Unpronouncable – Mamnoon

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Mamnoon has been on all of the restaurant critic’s best restaurant lists, inluding Seattle Magazine and Metropolitan Magazine, so Salumi suggested that we give it a try for our next dinner.  Mamnoon is Syrian and Lebenese food, which seems similar to middle eastern food in general.  Lots of yogart, hummus, and flatbread type breads on the menu.

There’s a walk-up window for kulage sandwiches and mana’eesh (similar to pita/flatbread) and the restaurant itself is large with a very modern design.  We were lucky enough to be seated in a small corner in the back of the restaurant, but it was still very loud.  After some research on what other people said were must try items on the menu, we ordered:

mamnoon - fattah hummus

fatteh hummus – fresh chickpeas with tahini and fried pita; while we were expecting green hummus, this was definitely different as I have never had fresh chickpeas. They are in my mind, like spring, what the chickpeas should taste like before they get turned into the tan garbanzo beans at the salad bar; a nice mix of textures, this is difficult to get eat with the bread as everything tends to want to escape.

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Food for the Soul – Roux

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I had wanted to go to Roux ever since it opened since Southern food is one of my many weaknesses.  The last time I tried to go to this restaurant, it was snowing and we ended up at Toulouse Petit as a compromise.  Some of the same crew from Toulouse are now at Roux, which makes sense given that both have a focus on Southern and Cajun food.  However, they are completely different when it comes to nuances and taste.  Whereas Toulouse is a crowd pleaser with an extensive menu, Roux elevates everything to the next level.  Toulouse is a bar where people go to see and be seen, and Roux is similarly packed on a Saturday night, but the bar here is also part of the kitchen.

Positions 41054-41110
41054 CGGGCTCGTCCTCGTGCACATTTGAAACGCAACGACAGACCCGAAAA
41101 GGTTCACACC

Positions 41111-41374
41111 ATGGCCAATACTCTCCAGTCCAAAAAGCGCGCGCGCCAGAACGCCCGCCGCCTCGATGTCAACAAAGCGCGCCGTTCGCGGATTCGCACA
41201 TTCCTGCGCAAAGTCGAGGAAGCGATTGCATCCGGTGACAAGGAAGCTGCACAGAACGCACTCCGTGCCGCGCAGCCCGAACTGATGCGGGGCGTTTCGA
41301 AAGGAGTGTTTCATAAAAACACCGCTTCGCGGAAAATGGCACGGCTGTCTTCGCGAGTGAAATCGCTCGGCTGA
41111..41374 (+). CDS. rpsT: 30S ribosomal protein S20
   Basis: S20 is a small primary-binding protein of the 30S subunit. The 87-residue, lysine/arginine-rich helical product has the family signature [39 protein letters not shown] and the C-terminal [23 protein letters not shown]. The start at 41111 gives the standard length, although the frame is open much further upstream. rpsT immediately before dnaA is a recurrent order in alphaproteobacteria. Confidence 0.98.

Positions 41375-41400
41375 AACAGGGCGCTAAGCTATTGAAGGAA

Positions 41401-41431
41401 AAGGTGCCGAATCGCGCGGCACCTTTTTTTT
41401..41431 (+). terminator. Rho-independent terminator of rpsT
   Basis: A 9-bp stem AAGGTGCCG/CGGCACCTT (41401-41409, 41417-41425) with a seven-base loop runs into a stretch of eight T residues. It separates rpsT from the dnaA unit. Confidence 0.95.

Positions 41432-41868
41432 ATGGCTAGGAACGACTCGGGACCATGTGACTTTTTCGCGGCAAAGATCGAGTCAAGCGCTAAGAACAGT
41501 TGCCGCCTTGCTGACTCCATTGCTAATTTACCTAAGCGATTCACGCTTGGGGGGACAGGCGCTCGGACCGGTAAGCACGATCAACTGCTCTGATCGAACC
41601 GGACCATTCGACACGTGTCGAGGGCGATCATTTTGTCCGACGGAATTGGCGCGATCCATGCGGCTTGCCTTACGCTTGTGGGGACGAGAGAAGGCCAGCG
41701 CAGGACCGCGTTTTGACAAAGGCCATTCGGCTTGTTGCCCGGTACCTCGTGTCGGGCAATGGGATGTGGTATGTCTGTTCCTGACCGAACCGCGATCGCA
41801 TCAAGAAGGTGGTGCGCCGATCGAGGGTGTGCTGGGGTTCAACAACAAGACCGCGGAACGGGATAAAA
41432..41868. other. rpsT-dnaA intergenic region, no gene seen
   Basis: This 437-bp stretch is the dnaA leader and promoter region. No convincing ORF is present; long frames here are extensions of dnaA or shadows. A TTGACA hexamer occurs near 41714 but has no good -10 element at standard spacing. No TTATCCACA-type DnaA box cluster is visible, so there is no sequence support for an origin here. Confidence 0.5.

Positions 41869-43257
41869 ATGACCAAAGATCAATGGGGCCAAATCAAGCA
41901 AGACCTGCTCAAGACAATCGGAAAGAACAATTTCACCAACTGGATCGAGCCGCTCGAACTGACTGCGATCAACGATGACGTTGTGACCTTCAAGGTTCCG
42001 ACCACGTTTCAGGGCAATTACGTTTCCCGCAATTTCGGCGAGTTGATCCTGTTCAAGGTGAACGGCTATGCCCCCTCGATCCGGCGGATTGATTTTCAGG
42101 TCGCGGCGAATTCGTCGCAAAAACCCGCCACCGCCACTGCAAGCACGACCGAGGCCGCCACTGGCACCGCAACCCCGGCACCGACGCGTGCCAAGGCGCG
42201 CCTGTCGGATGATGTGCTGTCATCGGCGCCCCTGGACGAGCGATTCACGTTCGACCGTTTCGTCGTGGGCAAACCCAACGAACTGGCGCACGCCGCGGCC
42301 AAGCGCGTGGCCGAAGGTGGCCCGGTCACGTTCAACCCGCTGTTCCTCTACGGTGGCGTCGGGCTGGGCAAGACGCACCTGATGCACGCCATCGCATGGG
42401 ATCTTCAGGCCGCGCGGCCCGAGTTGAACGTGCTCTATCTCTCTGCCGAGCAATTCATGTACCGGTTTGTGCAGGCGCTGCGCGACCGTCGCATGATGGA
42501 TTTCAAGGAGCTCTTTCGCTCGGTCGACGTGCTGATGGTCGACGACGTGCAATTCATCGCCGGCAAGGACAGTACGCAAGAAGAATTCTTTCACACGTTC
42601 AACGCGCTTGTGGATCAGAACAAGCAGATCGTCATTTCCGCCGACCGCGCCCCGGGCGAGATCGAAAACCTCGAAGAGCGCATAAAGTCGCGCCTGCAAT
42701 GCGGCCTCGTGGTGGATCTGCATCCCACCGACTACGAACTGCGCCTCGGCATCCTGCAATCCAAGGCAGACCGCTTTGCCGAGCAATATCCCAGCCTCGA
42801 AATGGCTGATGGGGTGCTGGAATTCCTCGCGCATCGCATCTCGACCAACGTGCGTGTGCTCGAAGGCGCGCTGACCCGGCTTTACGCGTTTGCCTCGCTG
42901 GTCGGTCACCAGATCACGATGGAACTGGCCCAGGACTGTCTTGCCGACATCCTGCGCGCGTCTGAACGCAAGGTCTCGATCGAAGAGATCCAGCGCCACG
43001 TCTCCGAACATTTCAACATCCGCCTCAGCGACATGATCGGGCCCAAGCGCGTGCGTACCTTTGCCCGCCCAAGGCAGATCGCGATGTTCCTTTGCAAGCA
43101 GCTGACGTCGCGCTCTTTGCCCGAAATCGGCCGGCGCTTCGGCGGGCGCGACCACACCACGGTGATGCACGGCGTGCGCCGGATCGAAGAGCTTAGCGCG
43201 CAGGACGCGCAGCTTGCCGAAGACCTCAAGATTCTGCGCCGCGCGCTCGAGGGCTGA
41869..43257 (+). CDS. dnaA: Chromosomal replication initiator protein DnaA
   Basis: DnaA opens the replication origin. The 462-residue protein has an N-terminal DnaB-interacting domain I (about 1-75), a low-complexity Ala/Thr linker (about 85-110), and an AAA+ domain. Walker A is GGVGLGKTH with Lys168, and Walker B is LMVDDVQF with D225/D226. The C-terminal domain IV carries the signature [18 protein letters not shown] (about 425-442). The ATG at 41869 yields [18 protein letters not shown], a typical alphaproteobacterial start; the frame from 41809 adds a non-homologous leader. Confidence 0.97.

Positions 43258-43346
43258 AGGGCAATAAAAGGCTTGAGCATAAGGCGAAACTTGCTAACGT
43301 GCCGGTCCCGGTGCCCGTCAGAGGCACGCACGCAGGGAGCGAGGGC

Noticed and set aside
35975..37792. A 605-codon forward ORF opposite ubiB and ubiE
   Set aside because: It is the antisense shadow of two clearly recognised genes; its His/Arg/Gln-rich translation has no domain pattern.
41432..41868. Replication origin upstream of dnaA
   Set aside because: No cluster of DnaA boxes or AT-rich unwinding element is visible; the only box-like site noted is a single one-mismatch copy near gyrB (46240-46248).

We had the best seats in the house, right next to chef Michael Robertshaw, and watched everyone work their magic on delicious looking dishes all night long. The only drawback of sitting next to the kitchen is that everything looks so good and you want to try ALL OF IT!  I guess that just means we have come back to try the rest of the dishes.  We ordered:

jalapeno hush puppies: drizzled with honey, these are honestly the best hush puppies in town and I’ve had them at every restaurant that serves them…  They weren’t too dense or too dry, which is often the problem with over-fried hush puppies.  But these were so amazing, with just the slightest hint of spiciness and plenty of honey to give a nice balance of flavors. Continue reading »

Setting a High Bar – Bar Cotto

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Dining with Nutkin and the She-Nutkin, we decided to try Bar Cotto, yet another Ethan Stowell restaurant. This one is a pizza and salumeria (cured meats) restaurant. It’s located right next to his other restaurant, Olives and Anchovies, and on a Thursday night was rather empty.  As this is a pizza and salumi restaurant, we ordered exactly that:

The salumi plate:
- Spicy coppa: flavorful with a hint of fire, the milder version of a sopresetta
- Petit Jesu: a hunk of cured meat that’s the size of the baby Jesus, delicious and hard to find in most places!!!
- Mangalitsa Lardo: back fat, and I’m not kidding.  It melts between your fingertips, but it’s sliced so thinly that you won’t find it too rich